ESPN Shakes Up NBA, College-Basketball Crews for ‘The Crossover’

Producers, analysts, commentators will step out of their bailiwick

ESPN is playing matchmaker this Valentine’s Day, pairing NBA and college-basketball commentators and production crews for tonight’s hoops doubleheaders on ESPN and ESPN2. The Crossover, which debuted in 2014, will see longtime college-basketball and NBA analysts — and producers — swap properties to offer each of tonight’s four games a fun, fresh perspective.

For Pac-12 basketball producer Tim Sullivan, the opportunity to call the shots for tonight’s Portland Trail Blazers vs. Golden State Warriors was too great to pass up. NBA play-by-play commentator Dave Pasch and analyst Doris Burke will be joined in the booth by college-basketball analyst — and former Trail Blazer — Bill Walton; Cassidy Hubbarth will report from the sidelines. Sitting at the front bench inside Game Creek Video Glory, Sullivan will be ready.

“At the end of the day, it’s a live game broadcast, so the way I would prepare for college basketball, I’ve prepared the same way for this NBA Crossover game,” explains Sullivan. “The production support for an NBA game is a little greater — you have a few more resources at your fingertips – but, quite honestly, from my perspective, it’s finding the best stories and bringing those to life on the air.

“And, certainly,” he continues, involving the strength of your analysts — in this case, Doris Burke and Bill Walton. That combination, I think, is going to be really entertaining to watch. I’m looking forward to that.”

Tonight in Portland, Sullivan will have at least a dozen cameras at his disposal, up from the four or five typically deployed on a Pac-12 broadcast. The number of replay sources will increase significantly as well. “That makes my job more interesting,” he says, “and will certainly enhance our coverage.”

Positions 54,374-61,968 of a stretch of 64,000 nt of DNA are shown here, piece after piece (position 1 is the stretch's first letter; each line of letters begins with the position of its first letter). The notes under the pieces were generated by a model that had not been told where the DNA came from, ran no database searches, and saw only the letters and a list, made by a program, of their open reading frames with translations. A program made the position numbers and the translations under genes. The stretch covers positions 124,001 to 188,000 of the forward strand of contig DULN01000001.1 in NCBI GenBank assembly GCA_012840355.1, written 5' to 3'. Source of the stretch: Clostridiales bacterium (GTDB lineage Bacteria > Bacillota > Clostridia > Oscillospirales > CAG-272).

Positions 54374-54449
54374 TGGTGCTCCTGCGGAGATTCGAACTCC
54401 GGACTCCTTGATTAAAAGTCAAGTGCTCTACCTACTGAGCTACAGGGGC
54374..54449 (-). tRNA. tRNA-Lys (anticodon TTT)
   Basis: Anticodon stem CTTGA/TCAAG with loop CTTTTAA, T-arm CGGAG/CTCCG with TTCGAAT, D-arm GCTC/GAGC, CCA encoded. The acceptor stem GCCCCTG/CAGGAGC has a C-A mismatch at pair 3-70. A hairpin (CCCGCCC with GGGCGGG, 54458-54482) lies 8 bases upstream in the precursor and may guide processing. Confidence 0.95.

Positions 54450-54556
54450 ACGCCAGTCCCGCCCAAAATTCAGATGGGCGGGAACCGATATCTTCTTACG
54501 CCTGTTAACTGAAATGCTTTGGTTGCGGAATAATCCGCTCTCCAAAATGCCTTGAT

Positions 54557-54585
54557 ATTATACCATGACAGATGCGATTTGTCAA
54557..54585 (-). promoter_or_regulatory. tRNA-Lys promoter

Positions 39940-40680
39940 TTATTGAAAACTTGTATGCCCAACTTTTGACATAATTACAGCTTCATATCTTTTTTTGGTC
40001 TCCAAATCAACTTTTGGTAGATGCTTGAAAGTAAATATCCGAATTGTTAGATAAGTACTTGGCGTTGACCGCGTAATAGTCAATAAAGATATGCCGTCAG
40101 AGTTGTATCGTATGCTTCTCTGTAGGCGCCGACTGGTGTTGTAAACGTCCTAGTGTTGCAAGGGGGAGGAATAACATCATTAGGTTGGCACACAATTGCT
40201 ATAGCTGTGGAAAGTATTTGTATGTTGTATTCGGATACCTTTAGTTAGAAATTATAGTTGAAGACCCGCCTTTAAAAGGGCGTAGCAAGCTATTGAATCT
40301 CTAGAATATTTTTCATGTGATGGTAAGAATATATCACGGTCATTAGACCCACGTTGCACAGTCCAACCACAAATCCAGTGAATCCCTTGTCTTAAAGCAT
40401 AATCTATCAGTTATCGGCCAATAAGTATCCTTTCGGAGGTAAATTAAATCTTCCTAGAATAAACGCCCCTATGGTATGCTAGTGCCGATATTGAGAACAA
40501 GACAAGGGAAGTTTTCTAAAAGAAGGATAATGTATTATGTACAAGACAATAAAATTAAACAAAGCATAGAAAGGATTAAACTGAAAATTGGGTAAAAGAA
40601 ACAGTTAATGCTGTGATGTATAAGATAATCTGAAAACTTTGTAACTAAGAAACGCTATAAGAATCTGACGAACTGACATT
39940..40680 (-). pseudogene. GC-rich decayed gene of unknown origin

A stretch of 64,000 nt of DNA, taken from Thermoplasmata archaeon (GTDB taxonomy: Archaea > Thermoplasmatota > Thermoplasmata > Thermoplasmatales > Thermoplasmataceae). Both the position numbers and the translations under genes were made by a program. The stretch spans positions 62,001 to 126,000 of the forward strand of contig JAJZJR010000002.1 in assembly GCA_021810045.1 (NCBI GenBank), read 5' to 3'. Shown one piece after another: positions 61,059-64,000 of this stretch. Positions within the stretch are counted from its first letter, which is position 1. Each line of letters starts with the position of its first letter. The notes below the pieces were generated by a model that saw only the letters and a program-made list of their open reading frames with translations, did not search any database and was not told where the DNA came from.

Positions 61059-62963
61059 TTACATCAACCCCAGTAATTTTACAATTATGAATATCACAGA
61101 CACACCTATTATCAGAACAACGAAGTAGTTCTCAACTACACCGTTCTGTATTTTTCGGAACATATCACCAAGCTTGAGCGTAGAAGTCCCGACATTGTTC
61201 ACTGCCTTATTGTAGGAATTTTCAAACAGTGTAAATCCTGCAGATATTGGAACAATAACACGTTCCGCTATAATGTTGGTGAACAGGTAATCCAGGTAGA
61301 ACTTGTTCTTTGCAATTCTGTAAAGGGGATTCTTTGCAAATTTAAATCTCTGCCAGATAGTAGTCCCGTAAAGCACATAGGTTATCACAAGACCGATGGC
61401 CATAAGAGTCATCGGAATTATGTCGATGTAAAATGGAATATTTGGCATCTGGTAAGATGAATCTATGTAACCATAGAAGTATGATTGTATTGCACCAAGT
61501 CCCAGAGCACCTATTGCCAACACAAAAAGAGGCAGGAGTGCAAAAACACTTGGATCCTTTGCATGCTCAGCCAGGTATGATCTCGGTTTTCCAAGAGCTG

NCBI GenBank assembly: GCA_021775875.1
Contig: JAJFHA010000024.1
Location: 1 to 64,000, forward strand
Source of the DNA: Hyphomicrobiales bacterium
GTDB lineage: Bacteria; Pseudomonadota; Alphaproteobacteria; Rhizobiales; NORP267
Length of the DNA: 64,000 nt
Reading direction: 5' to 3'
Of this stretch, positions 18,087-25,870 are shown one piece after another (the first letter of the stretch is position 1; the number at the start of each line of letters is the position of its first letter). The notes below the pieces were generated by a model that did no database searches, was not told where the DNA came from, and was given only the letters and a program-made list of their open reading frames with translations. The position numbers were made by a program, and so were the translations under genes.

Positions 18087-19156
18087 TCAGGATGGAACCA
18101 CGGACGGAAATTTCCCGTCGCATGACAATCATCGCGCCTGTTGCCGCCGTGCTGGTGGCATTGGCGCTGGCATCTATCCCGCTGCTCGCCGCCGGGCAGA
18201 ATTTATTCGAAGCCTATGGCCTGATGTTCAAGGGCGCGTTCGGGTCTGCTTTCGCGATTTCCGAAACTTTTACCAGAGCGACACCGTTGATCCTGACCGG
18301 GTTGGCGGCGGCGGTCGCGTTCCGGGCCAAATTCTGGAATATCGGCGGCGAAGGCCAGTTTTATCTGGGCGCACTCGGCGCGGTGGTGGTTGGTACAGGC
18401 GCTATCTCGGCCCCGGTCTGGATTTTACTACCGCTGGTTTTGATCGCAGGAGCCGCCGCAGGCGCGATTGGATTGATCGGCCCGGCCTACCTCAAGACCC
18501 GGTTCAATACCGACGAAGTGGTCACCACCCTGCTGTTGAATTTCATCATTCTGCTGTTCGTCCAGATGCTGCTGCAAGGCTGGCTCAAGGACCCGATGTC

Sullivan is also prepared for the differences between the college and the professional game. In addition to the pace being quite different, the format of the game — two halves in college vs. four quarters in the NBA — requires an adjustment to how the game is produced.

“From a production standpoint, you have to tweak your formula a little bit,” says Sullivan. “A college-basketball game is a slower-paced game; it’s two 20-minute halves. For the NBA, it’s four quarters, so there’s a little tweaking of your production elements, where you place them. The biggest thing will be the pace of the game and in trying to make sure that we highlight the stars. But, again, that approach is what we do. We find the best stories and present them in the most entertaining fashion.”

Prior to the Trail Blazers-Warriors game, which tips off at 10:30 p.m. ET, the Boston Celtics take on the Los Angeles Clippers at 8:00 p.m. on ESPN.

NBA play-by-play commentator Ryan Ruocco, analyst Mark Jackson, and sideline reporter Lisa Salters will be joined by legendary college-basketball analyst Dick Vitale.

On ESPN2, Mark Jones will handle play-by-play duties for Duke vs. Virginia Tech at 7:00 p.m. alongside analysts Jay Bilas and Hubie Brown, with sideline reporter Allison Williams. Phil Dean, who produced college basketball and Women’s Final Four before moving to the NBA, will handle front-bench duties in Durham. Immediately afterward, on ESPN2 at 9:00 p.m., Adam Amin will be on the call for Auburn vs. Kentucky, joined by P.J. Carlisimo, Dan Dakich, and Laura Rutledge.

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